In Australia there are increasing reports of unruly children and teenagers running amok, bullying classmates, attacking police, teachers, parents, etc, etc. No doubt this is because of a variety of reasons but I have wondered what possible role their increasing addiction to wireless technology, i.e., mobile phones. wi fi, etc. might have in their anti-social behaviour – and whether chemical exposures could also be a factor. For example, in the 1990’s the Swedish Union of Clerical and Technical Employees in Industry (SiF) had produced a number of publications on both chemical and EMF hazards in the modern workplace ( See: https://www.emfacts.com/download/no_risk_Feb_7.pdf ). This was examined in far more detail in Gunni Nordstrom’s excellent book, The Invisible Disease, that chronicles the issue of chemical/EMR hazards in the workplace. (See: http://www.amazon.com/The-Invisible-Disease-Environmental-Electromagnetic/dp/1903816718 ). Evidence indicates that chemical exposure may increase susceptibility to EMR exposure. Perhaps EMR exposure also increases susceptibility to chemicals?
Research by the Karolinska Institute found that since 1972, when levels of Brominated Flame Retardants (related to PCBs) were virtually undetectable in human breast milk, dramatic annual increases have been measured. Much of this was apparently due to contaminated and recirculated air from outgassing electrical equipment in modern office buildings and from contamination in food. ( SiF, No Risk in the IT environment )
According to the Chapel Hill Consensus statement “the published scientific literature on human and animal exposure to low doses of BPA … reveals that human exposure to BPA is within the range that is predicted to be biologically active in over 95% of people sampled.” www.environmentalhealthnews.org/…/2007-0801bpaconsensus.pdf
So, we all are carrying around a potentially toxic load of chemicals in our bodies but it is not known what the effect of these chemicals will be for our health and longevity – or the legacy for our children.
Of importance here is the evidence that EMR exposure can cause leakage through the blood-brain barrier (BBB) – therefore allowing chemicals already circulating in the bloodstream to enter the brain and do cause damage on a neurological level.
Now consider the implications of the rat study findings by researchers at Washington State University on chemical exposures of rats and the effects on their descendants (below). It would be interesting to re-run the experiment but this time also expose a number of rats to both vinÂcloÂzolin and EMR to see what additional effect that might have on their offspring.
May 23, 2012
Courtesy of Washington State University
and World Science staff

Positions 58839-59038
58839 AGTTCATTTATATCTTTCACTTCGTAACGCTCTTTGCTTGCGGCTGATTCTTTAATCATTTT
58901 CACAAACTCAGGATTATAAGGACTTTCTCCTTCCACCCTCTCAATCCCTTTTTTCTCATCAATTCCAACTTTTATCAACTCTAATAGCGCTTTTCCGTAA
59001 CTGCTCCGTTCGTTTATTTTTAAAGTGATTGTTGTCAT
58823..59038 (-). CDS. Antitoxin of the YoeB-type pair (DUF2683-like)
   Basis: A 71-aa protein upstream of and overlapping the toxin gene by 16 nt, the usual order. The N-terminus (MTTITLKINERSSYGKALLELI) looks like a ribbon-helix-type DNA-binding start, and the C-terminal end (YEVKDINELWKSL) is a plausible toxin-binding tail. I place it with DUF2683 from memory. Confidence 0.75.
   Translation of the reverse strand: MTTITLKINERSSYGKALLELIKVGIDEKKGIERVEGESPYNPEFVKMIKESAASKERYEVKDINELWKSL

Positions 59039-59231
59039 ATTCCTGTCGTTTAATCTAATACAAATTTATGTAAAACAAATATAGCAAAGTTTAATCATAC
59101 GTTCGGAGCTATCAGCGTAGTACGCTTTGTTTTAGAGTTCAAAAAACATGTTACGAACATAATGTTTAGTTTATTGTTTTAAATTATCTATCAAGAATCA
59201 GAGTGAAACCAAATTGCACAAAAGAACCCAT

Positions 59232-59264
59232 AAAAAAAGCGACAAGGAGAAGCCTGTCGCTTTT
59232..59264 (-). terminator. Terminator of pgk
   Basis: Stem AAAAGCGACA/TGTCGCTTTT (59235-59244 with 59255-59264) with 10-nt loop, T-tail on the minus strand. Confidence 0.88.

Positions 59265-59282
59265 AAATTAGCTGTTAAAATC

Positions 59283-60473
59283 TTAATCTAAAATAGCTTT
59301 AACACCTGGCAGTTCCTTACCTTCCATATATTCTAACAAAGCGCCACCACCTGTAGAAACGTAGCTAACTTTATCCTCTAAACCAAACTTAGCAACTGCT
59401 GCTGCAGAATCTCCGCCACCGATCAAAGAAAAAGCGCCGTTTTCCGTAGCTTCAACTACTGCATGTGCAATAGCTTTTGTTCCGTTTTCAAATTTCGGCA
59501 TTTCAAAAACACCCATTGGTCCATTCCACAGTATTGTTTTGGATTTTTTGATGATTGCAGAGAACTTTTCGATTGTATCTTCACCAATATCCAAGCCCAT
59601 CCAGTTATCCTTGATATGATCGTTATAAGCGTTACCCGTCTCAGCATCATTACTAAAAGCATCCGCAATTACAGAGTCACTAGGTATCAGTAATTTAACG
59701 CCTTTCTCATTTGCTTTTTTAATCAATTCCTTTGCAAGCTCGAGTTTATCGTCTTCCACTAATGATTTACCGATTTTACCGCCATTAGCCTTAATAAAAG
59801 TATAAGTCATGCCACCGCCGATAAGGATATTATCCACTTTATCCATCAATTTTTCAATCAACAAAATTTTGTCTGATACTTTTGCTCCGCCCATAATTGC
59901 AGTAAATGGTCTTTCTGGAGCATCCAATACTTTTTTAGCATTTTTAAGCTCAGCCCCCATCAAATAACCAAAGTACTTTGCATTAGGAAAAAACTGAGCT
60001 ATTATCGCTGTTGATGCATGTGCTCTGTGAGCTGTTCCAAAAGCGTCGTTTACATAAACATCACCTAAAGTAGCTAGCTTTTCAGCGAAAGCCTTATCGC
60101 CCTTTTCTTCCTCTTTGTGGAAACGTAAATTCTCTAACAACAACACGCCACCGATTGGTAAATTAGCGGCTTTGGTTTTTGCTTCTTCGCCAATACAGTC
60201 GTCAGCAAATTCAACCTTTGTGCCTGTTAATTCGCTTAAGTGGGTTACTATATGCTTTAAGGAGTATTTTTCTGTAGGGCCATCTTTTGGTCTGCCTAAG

SciÂenÂtists have found inÂcreased stress senÂsiÂtiÂvity and difÂferÂences in weight gain in rats whose anÂcesÂtors were exÂposed to a horÂmone-disÂruptÂing chemÂiÂcal three generaÂtÂions earÂliÂer.
The reÂsearchÂers exÂposed pregÂnant rats to vinÂcloÂzolin, a popÂuÂlar fruit and vegÂeÂtaÂble funÂgiÂcide known to disÂrupt horÂmones. They then put the roÂdents”™ great-grandpups through varÂiÂous tests and found them more anxÂious, stress-senÂsiÂtive and prone to greatÂer acÂtiÂvity in stress-related brain arÂeas than unÂexÂposed rats”™ deÂscenÂdants.
“We are now in the third huÂman generaÂtÂion since the start of the chemÂiÂcal revÂoÂluÂtion, since huÂmans have been exÂposed to these kinds of toxÂins,” said DaÂvid Crews of the UniÂversÂity of TexÂas at AusÂtin, one of the inÂvesÂtiÂgaÂtors. “This is the anÂiÂmal modÂel of that.”
The difÂferÂences in weight gain seen in the study were inÂtriÂguing but reÂquire furÂther stuÂdy, he added.
It seems clear that “the anÂcesÂtral exÂpoÂsure of your great grandÂmothÂer alÂters your brain deÂvelÂopÂment to then reÂspond to stress difÂferÂentÂly,” said MiÂchael SkinÂner of WashÂingÂton State UniÂversÂity, who worked with Crews. The findÂings are pubÂlished in the latÂest isÂsue of the jourÂnal ProÂceedÂings of the NaÂtÂional AcadÂeÂmy of SciÂences.
The reÂsearchÂers had preÂviÂously found vinÂcloÂzolin exÂpoÂsure can efÂfect subÂseÂquent generaÂtÂions by afÂfectÂing how genes are turned on and off, a proÂcess called epiÂgeÂnetÂics. In that case, the epÂiÂgeÂnetÂic inÂherÂitÂance alÂtered how rats choose mates.
The new reÂsearch goes furÂther.
“How well you soÂcialÂize or how your anxÂiÂeÂty levÂels reÂspond to stress may be as much your anÂcesÂtral epÂiÂgeÂnetÂic inÂherÂitÂance as your inÂdiÂvidÂual early-life events,” SkinÂner said. This could exÂplain why some peoÂple sufÂfer post-traumatic stress synÂdrome while othÂers don”™t, he added.
“We have been seeÂing real inÂcreases in menÂtal disÂorÂders like auÂtism and biÂpoÂlar disÂorÂder,” said Crews. “It”™s more than just a change in diÂagÂnosÂtics. The quesÂtion is why? Is it beÂcause we are livÂing in a more frantic world, or beÂcause we are livÂing in a more frantic world and are reÂsponding to that in a difÂferÂent way beÂcause we have been exÂposed? I faÂvor the latÂter.”Leave a reply →